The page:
“Prostitution is public service,” she had declared to Kailash Chand, a police official who had used a decoy in 2011 to nab her.
How Sonu Punjaban’s Persona Added to Her Legend
Sonu Punjaban hit the headlines soon after she was arrested. She was glamorous, confident and mysterious. Her hair had highlights and she wore fashionable clothes.
The photo of her dressed in a pink cardigan and blue jeans was splashed all over the media. In other interviews much later, she wore a leather jacket, a yellow jumper with a shawl.
On television channels, they showed her face, narrated her crime, called her the “kingpin” on organised sex racket. And although she denied having married other men, the police and the media said she had married four times after the death of Vijay. Except her fifth husband, the rest were killed in various police encounters. “There are photos on her phone with sindoor, and with these men in a husband-wife kind of intimate relation,” Negi said. She got the case in June 2017 and spent six months looking for the victim who had walked into the police station one day and then disappeared subsequently.
The Sole Victim Testimony that Got Sonu Punjaban Arrested
A girl walked into the Najafgarh police station on 9 Feb 2014 and had asked for help to get her documents from a man named Rajpal in Rohtak. She then went on to narrate her story and said she had been kidnapped by Bedwal in 2009 and sold into prostitution after he raped her. She was sold to Sonu Punjaban later and spent more than two months in her “charge”. At the time of her kidnapping, she was 12 years old. When her story was turned into a police complaint, she was 17. A minor.
The girl was taken to her parents’ house in Gandhinagar. But a few months later, she left. Her parents filed a missing persons complaint at the police station. But for three years, she would remain missing.
According to the police, she wasn’t able to adjust. There was stigma she couldn’t bear. And then, there were the alleged threats from the people she had accused. She was experiencing withdrawal from the various drugs she had been administered while she rotated amongst many pimps. In the judgment, one of the drugs is identified as Alprax, an anti-depressant.
“Her sister was about to get married and she didn’t want her presence to affect that,” said DCP Bhisham Singh.
So, she left and went to live with some people in Yamuna Vihar where she worked as a sex worker, as per the police. In 2017, the police were finally able to trace her. She was rehabilitated. She got married, bore a child and is now living with her parents after the man she was married to dumped her because his parents weren’t ready to reconcile with the victim’s past.
The victim was found in November and the police arrested Sonu Punjaban on 25 Dec 2017.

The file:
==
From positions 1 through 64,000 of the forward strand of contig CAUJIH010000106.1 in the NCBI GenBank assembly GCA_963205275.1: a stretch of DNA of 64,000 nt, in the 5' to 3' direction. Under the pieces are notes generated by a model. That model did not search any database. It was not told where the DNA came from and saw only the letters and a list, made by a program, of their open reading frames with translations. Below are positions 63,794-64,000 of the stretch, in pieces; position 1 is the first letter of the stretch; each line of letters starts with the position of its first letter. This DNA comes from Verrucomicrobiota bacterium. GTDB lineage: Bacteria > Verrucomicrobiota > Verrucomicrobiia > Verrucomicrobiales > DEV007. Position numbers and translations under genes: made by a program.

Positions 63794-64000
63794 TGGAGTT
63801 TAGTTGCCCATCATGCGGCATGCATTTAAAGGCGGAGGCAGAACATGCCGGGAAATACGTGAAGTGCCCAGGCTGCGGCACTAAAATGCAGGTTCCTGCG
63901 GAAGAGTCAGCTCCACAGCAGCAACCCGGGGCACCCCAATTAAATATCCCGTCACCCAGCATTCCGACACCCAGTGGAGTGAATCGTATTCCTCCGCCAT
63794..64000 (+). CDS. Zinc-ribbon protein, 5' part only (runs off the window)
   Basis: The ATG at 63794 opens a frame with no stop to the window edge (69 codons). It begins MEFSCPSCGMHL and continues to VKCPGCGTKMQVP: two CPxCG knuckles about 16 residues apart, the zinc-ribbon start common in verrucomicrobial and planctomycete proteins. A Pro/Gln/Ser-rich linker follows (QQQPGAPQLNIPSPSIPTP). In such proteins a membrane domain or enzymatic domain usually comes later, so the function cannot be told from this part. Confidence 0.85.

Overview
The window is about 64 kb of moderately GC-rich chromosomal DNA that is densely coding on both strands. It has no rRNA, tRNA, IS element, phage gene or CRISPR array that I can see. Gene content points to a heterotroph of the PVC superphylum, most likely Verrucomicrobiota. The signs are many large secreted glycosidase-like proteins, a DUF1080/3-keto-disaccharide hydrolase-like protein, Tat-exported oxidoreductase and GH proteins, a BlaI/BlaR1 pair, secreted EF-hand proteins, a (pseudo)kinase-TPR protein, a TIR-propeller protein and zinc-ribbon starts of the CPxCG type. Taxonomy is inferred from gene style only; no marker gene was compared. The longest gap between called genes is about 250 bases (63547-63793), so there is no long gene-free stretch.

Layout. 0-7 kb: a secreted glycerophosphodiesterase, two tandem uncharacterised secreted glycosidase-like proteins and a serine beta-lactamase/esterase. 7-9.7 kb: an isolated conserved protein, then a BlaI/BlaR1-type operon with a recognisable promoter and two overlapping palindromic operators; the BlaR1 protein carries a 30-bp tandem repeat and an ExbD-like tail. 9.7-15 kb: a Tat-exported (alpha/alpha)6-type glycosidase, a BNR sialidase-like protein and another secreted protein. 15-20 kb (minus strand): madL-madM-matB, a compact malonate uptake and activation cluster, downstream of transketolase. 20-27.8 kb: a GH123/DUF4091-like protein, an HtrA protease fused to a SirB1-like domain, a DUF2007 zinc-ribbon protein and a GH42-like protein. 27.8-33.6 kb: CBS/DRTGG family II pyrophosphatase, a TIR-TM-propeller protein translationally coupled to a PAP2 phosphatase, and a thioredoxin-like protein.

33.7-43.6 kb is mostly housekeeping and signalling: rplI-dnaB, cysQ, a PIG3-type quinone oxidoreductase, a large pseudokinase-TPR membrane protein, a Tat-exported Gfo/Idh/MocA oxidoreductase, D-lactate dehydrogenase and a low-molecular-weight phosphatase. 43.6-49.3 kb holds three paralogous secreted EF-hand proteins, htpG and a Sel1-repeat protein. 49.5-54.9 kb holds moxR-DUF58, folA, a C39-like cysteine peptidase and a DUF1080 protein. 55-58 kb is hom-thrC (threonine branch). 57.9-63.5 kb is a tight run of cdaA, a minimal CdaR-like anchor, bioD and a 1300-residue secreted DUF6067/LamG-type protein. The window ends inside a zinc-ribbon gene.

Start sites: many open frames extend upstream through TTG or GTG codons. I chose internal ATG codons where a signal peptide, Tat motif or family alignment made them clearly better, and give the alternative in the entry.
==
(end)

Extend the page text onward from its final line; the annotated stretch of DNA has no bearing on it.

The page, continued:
Perpetrator or Victim: Who is Sonu Punjaban?
Be careful, the police officer advised yet again.
“She is a glib talker. She can almost convince you she did no wrong, that she is a victim herself. Don’t glorify her,” the police official said over the phone.
In 2011, I had tried to meet Sonu Punjaban. I had asked her to put my name on the visitor’s list at Tihar Jail. Her list had six people. I wasn’t among them. Phone calls to her brothers remained unanswered.
On the day of the conviction, she swallowed too many painkillers in an attempt to kill herself and landed in a hospital but was stable a few hours later.
“Perhaps to get sympathy of the judge before the quantum of the sentence is announced,” he said.
Twenty-four years is a long time. RM Tufail, the lawyer who fought her case when she was slapped with MCOCA, said they would file for an appeal.
“Nobody knows that the world's oldest professions are begging and prostitution. The morality talk is sickening,” he said. “I am not saying she doesn’t have a bad reputation but the victim disappears and reappears. It is a huge sentence. Quite unheard of.”
While announcing the sentence, Additional Sessions Judge Pritam Singh also imposed a fine of Rs 64,000 on Sonu Punjaban. The court also sentenced another accused, Sandeep Bedwal, to 20 years imprisonment and recommended a compensation of Rs 7 lakh to the victim.
"The modesty of a woman is next to her soul. How a woman can outrage and brutalise the modesty of another woman, who is minor, in such a horrific way. The shameful deeds of convict Sonu Punjaban deprives her of any leniency from the courts. A person, irrespective of gender, who does such horrific and terrible acts, has no right to live in a civilized society and for her best place to live is in the four boundaries of the jail," the order said.
The word pimp has a predatory ring to it. In Punjaban’s case, she had once spoken to the police about a housewife whose husband abused her and didn’t give her any money. Sonu Punjaban had helped the woman by getting her clients so she could earn a living. A woman has a right over her body, she had told the police.
Many like Sonu Punjaban are pitched in battle over terms and notions and perceptions about sex work and are trying to change how they are perceived and policed. The mainstream feminism has often focused on saving women from sex trade and have taken an abolitionist approach. But most of the women engaged in sex trade are short of choices. The trafficking of minors is another matter.
Maybe the conviction of Sonu Punjaban will set a deterrent. That’s a hope.
Or perhaps it satisfies the “collective conscience” of the society that thrives on morals going by the judgment and the perceptions and the conversations.
There is hope. But there’s despair, too.
(Chinki Sinha is a reporter based out of Delhi. She can be reached at @chinkis. This is an opinion piece and the views expressed above are the author’s own. The Quint neither endorses nor is responsible for them.)
Subscribe To Our Daily Newsletter And Get News Delivered Straight To Your Inbox.